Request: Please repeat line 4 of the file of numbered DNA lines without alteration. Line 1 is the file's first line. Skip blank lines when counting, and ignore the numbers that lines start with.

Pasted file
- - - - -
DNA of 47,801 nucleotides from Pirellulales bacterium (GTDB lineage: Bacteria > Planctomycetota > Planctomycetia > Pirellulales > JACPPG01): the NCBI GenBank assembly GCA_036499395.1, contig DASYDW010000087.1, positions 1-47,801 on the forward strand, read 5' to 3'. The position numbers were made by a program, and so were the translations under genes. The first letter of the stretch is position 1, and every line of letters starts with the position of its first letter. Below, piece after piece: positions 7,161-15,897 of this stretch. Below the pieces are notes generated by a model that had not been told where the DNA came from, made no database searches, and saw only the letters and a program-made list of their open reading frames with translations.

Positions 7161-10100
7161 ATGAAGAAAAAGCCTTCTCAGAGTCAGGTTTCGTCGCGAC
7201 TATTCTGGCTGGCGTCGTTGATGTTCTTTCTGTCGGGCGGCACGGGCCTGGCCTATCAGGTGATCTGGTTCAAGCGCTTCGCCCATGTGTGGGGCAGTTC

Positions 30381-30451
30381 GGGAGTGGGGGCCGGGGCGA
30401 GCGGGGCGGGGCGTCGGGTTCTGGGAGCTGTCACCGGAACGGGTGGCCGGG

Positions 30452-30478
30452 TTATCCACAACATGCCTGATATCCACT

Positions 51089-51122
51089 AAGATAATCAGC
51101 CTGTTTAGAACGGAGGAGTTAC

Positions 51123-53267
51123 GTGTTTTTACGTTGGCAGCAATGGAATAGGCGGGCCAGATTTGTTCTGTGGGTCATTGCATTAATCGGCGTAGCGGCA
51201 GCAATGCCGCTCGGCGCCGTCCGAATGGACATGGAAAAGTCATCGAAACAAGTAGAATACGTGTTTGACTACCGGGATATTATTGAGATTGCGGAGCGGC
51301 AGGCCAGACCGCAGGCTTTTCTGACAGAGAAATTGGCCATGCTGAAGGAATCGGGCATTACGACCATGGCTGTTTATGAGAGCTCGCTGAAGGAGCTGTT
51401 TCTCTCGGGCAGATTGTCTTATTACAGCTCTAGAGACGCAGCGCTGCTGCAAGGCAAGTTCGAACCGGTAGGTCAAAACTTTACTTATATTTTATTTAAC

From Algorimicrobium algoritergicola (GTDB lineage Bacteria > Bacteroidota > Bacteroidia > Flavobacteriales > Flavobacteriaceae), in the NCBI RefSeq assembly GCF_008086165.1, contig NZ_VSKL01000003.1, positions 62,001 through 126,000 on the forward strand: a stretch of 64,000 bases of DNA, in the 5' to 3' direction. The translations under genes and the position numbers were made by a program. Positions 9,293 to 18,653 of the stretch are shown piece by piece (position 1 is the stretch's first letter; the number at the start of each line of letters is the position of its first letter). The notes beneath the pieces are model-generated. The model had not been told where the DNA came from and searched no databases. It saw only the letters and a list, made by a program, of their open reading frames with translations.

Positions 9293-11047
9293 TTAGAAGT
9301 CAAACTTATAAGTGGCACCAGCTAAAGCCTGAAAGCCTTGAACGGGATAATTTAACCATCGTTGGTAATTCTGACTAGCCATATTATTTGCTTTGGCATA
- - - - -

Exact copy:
7201 TATTCTGGCTGGCGTCGTTGATGTTCTTTCTGTCGGGCGGCACGGGCCTGGCCTATCAGGTGATCTGGTTCAAGCGCTTCGCCCATGTGTGGGGCAGTTC